The students at Ethan Allen, for example, demonstrated their ability to serve as savvy researchers when they created, administered, and collated the results from their survey on school climate. These students used the survey results to provide their teachers with useful information about student views. The finding that 77 percent of students felt cheated when their homework was not graded stimulated a compelling conversation about the purposes and validity of homework. As a result, teachers agreed to assign more project-based homework that enables students to choose a specific area of interest and pursue that interest over the course of the unit.
Providing students with a variety of opportunities encourages motivation. When students can exert their leadership skills in meaningful contexts, they take the initiative, not because it will bring them more votes in the race for student council or because their parents will applaud them, but because they know that they can make a difference in their own lives and in the lives of their communities.

The Power of Idealism

As all educators know (although some may occasionally forget), one of the real pleasures of working with students is that they are genuinely idealistic. They believe that they can make a difference in the world, that they can make the world a better place. As educators, we have a responsibility to do everything we can to ensure that students never lose that sense of buoyant confidence in the power of their voices.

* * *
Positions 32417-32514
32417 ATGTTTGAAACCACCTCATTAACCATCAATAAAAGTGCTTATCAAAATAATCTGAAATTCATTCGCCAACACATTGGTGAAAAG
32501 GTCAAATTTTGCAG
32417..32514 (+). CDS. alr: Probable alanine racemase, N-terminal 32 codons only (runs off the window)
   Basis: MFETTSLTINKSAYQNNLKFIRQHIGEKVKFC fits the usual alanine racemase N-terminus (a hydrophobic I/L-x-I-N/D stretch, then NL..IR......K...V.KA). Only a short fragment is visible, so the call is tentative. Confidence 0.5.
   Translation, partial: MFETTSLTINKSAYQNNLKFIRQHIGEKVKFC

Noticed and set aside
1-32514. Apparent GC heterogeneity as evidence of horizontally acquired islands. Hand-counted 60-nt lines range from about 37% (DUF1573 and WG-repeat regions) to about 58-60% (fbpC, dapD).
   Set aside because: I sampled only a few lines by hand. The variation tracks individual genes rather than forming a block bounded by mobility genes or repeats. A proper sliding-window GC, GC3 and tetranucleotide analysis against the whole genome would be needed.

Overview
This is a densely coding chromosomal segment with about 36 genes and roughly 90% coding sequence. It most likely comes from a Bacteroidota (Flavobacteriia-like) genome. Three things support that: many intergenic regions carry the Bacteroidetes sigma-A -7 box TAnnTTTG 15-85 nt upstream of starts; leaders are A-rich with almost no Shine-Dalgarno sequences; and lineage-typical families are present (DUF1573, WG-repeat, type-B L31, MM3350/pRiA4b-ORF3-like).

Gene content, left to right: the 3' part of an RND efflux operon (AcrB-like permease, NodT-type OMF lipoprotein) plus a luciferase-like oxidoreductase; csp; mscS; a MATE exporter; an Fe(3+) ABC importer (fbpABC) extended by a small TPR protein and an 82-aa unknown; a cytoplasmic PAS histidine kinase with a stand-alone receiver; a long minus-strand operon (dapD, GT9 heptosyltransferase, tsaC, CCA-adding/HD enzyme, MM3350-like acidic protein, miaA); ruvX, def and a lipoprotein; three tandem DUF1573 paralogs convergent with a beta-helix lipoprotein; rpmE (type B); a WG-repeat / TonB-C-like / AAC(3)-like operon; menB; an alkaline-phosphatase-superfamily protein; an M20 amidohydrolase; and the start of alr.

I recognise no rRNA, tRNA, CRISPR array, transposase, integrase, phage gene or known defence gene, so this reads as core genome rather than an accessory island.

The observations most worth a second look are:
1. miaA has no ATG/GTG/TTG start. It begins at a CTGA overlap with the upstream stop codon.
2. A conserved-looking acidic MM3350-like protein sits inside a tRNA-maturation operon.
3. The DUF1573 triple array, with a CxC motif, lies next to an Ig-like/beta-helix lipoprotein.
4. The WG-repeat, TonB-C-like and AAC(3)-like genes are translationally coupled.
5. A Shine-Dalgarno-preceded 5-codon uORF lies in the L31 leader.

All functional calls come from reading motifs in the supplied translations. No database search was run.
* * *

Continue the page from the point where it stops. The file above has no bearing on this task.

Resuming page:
For all of us, the first step in undertaking an agenda of transformation is to believe that what we set out to do is possible. As Don Morrison, an Ethan Allen 8th grader, said when talking about how to improve his school,You need optimism and lots of it to believe that you'll get things done and that you'll be able to change things.
With that optimism, a commitment to a democratic learning community, and a community that fosters leaderful action, we can nurture the idealism of such students as Scout, Mark, Emily, Eliza, and Don and ensure that their voices are heard. Our schools and our world will become better places if we listen.
End Notes

1 Names of schools and individuals are pseudonyms.